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Colombia leader says peace talks to start with rebel group

Retired Gen. Jorge Enrique Mora, former commander of the Colombia's Armed Forces and member of the government delegation that negotiated with rebels of the Revolutionary Armed Forces of Colombia, FARC, points as he talks with top FARC leader Rodrigo Londono, right, and rebel leader Pastor Alape, center, looks on after the signing ceremony of a modified peace accord at Colon Theater in Bogota, Colombia, Thursday, Nov. 24, 2016. An original accord ending the half century conflict was rejected by voters in a referendum last month. (Fernando Vergara / AP)
Retired Gen. Jorge Enrique Mora, former commander of the Colombia's Armed Forces and member of the government delegation that negotiated with rebels of the Revolutionary Armed Forces of Colombia, FARC, points as he talks with top FARC leader Rodrigo Londono, right, and rebel leader Pastor Alape, center, looks on after the signing ceremony of a modified peace accord at Colon Theater in Bogota, Colombia, Thursday, Nov. 24, 2016. An original accord ending the half century conflict was rejected by voters in a referendum last month. (Fernando Vergara / AP)
By Joshua Goodman Associated Press

BOGOTA, Colombia – Colombia’s second-largest rebel group has agreed to free a prominent politician that it has held captive for almost a year, clearing the way for repeatedly postponed peace talks to begin next month, President Juan Manuel Santos said Wednesday.

Santos said from the World Economic Forum in Davos, Switzerland, that details of the agreement hammered out during months of agonizing backchannel talks with the National Liberation Army would be announced at a press conference later Wednesday in Quito, Ecuador.

The two sides have been holding exploratory peace talks for more than three years. Almost a year ago they announced the start of formal negotiations, but those talks were frozen before even getting off the ground over Santos’ demand the group renounce kidnapping and free the politician it has been holding for 10 months.

“This is very, very good news for the country,” said Santos, who won last year’s Nobel Peace Prize for reaching a peace deal with the much-larger Revolutionary Armed Forces of Colombia. “We have been trying to start these official negotiations for over three years. It has been a very difficult process. But this second stage that starts next month is very important because it will allow us to have complete peace.”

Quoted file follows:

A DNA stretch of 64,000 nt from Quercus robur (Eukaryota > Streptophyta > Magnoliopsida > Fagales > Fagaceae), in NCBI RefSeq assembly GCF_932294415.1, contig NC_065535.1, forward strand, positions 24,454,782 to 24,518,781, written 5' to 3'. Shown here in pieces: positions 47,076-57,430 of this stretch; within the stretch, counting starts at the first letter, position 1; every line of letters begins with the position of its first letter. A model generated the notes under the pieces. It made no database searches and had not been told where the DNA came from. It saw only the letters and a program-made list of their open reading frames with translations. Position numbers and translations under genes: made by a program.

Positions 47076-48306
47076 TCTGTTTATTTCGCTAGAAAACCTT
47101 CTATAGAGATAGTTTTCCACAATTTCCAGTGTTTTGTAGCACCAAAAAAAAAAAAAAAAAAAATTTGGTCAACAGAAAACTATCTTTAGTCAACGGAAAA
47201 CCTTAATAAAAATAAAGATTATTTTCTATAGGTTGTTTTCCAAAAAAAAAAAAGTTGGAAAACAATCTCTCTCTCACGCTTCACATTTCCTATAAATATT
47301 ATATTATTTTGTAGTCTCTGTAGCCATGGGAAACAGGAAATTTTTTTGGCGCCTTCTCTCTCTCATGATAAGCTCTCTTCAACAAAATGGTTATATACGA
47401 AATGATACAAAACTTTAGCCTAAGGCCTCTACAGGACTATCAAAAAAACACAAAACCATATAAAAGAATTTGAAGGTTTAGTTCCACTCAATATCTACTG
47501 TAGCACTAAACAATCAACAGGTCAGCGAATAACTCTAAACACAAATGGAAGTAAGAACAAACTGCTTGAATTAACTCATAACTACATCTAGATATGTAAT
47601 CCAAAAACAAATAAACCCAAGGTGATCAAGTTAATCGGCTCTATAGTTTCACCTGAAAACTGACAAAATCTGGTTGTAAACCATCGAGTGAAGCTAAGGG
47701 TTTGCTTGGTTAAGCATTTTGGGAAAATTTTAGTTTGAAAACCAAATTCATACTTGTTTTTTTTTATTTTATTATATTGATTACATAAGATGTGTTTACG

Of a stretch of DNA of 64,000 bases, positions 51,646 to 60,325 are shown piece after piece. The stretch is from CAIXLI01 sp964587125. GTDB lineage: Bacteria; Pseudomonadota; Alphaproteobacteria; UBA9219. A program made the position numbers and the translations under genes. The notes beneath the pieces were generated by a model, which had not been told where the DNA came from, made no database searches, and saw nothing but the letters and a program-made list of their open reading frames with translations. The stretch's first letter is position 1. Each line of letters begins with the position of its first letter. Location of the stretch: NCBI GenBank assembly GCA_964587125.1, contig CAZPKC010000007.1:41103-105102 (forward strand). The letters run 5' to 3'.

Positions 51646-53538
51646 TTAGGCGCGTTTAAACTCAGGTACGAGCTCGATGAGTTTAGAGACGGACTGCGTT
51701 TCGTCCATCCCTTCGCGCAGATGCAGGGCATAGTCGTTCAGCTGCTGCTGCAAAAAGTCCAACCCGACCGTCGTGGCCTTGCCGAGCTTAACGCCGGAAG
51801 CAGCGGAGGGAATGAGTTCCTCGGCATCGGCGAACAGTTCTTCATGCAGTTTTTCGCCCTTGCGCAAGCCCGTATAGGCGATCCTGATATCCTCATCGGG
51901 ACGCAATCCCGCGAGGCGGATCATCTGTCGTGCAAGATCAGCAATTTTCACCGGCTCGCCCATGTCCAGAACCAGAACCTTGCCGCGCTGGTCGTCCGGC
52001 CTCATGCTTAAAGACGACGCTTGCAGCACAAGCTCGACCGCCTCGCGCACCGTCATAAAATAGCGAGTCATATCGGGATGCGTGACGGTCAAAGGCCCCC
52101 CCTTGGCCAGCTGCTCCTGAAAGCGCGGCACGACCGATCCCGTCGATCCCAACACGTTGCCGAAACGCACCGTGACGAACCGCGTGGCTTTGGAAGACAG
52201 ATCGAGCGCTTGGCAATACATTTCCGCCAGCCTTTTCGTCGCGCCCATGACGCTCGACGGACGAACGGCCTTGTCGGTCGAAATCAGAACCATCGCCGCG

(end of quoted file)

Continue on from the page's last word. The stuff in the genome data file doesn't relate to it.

The smaller group, known by its Spanish initials as the ELN, has an estimated 1,500 fighters and largely finances its insurgency through extortion and kidnappings. Like the bigger FARC, it is classified by the U.S. government as a foreign terrorist organization.

Unlike the peasant-based FARC, the ELN shares a tradition with other leftist insurgencies in Latin America that were formed by urban students and intellectuals in the wake of the Cuban Revolution.

Last year, many thought it had turned its back on criminal activity when it released a prominent politician who had been held for more than two years. Days later, though, a darker truth emerged: Instead of being freed, former Gov. Patrocinio Sanchez Montes de Oca had been exchanged for his older brother Odin Sanchez, a former congressman.

Ever since, Santos has held firm that he won’t allow talks to begin until Sanchez is free. While the rebels freed a group of rice farmers they also took captive, they’ve been holding onto Sanchez with the hopes of forcing the government to free several jailed rebels.

The ELN once before announced it would free Sanchez. But Santos said he was more confident it would follow through this time so that talks could start in Ecuador on Feb. 8.

“Simply put, if they don’t free him there will be no negotiations. That’s been a constant of my government,” Santos said. “But now we have an agreement, with specific dates.”

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